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Wednesday, October 4, 2017

Jesmyn Ward is a finalist for a second National Book Award

Posted By on Wed, Oct 4, 2017 at 1:39 PM

COURTESY TULANE UNIVERSITY
  • COURTESY TULANE UNIVERSITY

Mississippi-born writer Jesmyn Ward's novel Sing, Unburied, Sing is among five finalists for the 2017 National Book Award in fiction.

Ward, who teaches creative writing at Tulane University, previously won the award in 2011 for her novel Salvage the Bones. This is one of American literature's most prestigious prizes; past winners in the fiction category include titans such as William Faulkner, Ralph Ellison, Susan Sontag, Philip Roth, Eudora Welty and Denis Johnson.

Elliot Ackerman, Lisa Ko, Min Jin Lee and Carmen Maria Machado also were finalists. The winner will be announced on Nov. 15.

Ward will have a conversation about Sing, Unburied, Sing with Nathaniel Rich at Garden District Book Shop at 6 p.m. Oct. 12. She'll sign books after the discussion.

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Tuesday, October 3, 2017

Books roundup: Six literary events in New Orleans in October

Posted By on Tue, Oct 3, 2017 at 9:30 AM

CCAC NORTH LIBRARY / CREATIVE COMMONS 2.0
  • CCAC NORTH LIBRARY / CREATIVE COMMONS 2.0

During Spooky Month, aka October, literary events rise from the calendar like so many zombies from their graves. Among the highlights: an annual Halloween-themed fundraiser for youth writing programs, two contemporary Southern women writers and more.

Here are some of our event picks from the book scene this month.

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Thursday, September 14, 2017

Tennessee Williams/New Orleans Literary Festival announces 2018 dates and lineup

Posted By on Thu, Sep 14, 2017 at 3:00 PM

Louisiana Poet Laureate Jack Bedell. - COURTESY SLU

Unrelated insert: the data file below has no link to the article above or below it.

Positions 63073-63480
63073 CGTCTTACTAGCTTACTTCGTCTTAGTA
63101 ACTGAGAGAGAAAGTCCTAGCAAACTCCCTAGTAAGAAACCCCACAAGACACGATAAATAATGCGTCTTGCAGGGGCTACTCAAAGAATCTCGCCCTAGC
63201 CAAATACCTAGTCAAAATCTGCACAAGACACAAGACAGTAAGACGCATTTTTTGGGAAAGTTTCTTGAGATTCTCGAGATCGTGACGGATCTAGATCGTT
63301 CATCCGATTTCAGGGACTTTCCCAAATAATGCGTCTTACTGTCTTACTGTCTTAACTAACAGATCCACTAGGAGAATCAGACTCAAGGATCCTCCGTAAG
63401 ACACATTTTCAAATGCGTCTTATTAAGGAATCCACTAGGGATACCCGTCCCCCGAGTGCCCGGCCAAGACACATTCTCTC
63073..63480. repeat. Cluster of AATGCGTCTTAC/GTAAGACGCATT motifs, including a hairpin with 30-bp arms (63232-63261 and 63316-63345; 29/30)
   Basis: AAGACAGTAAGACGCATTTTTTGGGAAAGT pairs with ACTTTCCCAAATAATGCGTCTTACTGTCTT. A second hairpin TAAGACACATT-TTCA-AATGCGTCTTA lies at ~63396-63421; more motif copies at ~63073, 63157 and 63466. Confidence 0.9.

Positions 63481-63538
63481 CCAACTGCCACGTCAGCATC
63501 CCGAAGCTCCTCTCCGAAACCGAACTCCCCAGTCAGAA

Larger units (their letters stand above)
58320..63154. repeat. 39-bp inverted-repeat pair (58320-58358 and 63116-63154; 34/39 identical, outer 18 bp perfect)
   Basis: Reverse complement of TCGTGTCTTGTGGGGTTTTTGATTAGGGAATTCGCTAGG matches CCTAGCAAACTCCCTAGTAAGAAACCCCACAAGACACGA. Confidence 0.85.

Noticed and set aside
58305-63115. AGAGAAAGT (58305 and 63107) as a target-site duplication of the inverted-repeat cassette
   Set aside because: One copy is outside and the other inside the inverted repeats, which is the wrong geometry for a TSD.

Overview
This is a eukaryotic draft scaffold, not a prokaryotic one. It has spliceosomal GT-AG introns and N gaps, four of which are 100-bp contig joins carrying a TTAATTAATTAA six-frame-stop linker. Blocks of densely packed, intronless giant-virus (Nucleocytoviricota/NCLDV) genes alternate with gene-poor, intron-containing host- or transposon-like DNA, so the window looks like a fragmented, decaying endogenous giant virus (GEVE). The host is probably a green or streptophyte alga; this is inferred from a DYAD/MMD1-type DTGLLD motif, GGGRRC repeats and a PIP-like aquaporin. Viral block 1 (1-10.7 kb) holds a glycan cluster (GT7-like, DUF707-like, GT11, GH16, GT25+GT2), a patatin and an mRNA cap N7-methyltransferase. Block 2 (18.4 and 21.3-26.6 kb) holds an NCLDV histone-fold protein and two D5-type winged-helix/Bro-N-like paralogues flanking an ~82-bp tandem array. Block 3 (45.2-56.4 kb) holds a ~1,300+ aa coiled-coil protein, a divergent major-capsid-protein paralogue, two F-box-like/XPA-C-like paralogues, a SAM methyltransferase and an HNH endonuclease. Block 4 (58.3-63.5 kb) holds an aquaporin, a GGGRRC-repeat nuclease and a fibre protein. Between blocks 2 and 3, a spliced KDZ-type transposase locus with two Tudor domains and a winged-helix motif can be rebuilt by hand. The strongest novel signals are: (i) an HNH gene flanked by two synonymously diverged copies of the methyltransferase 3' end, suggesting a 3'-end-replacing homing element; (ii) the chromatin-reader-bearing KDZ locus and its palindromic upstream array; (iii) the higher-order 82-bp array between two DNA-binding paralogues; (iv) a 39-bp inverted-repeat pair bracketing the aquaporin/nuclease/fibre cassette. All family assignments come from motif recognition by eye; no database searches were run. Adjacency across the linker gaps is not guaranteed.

• COURTESY SLU
  • Louisiana Poet Laureate Jack Bedell.
The Tennessee Williams/New Orleans Literary Festival returns March 21-25, 2018, highlighted by speaker events, literary seminars and readings, theater performances, panels and other events.

Speakers include All Grown Up's Jami Attenberg, Louisiana Poet Laureate Jack Bedell, Detroit and Airline Highway playwright Lisa D'Amour, and Walter Isaacson, among others.

Le Petit Theatre du Vieux Carre will present the festival namesake's signature play A Streetcar Named Desire, directed by Maxwell Williams, and Southern Rep will run Williams' one-act And Tell Sad Stories of the Death of Queens, directed by Ricky Graham. The Tennessee Williams Theatre Company of New Orleans will present One Arm, Moises Kaufman’s adaptation of a Williams short story.

Williams' women characters are the focus of The Women of Williams, hosted by D'Amour and inviting women who have portrayed his characters to read his scenes and discuss his work.

There also are tribute readings, writing contests, and the simultaneous 15th annual Saints and Sinners Literary Festival, the annual LGBT literary event.

Tickets go on sale in January. Visit the festival website for more information.

Thursday, September 7, 2017

Books roundup: Six literary events in New Orleans in September

Posted By on Thu, Sep 7, 2017 at 3:58 PM

COFRIN LIBRARY / CREATIVE COMMONS 2.0
  • COFRIN LIBRARY / CREATIVE COMMONS 2.0

In September, the New Orleans literary scene picks up again after a traditional summer lull. There are readings, book release parties and reader's conventions throughout the month; here are a few highlights and picks.

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Wednesday, September 6, 2017

A book drive for prison literacy programs is at Urban South Brewery Sept. 9

Posted By on Wed, Sep 6, 2017 at 12:00 PM

INDI SAMARAJIVA / CREATIVE COMMONS 2.0
  • INDI SAMARAJIVA / CREATIVE COMMONS 2.0

YLC literacy advocacy group One Book One New Orleans (OBONO) hosts its annual book drive benefiting Louisiana Books 2 Prisoners (LAB2P) at Urban South Brewery Saturday.

That day, the group welcomes donations of new and gently used paperback books only — hardback books are not permitted in prison libraries — at all reading levels. Everyone age 21 or older who donates at least one book will receive a free beer from the brewery, and food from a food truck is available for purchase.

Participants also can donate composition-bound notebooks and dictionaries, which OBONO project leader Megan Holt says are some of the most-requested items in letters from incarcerated people.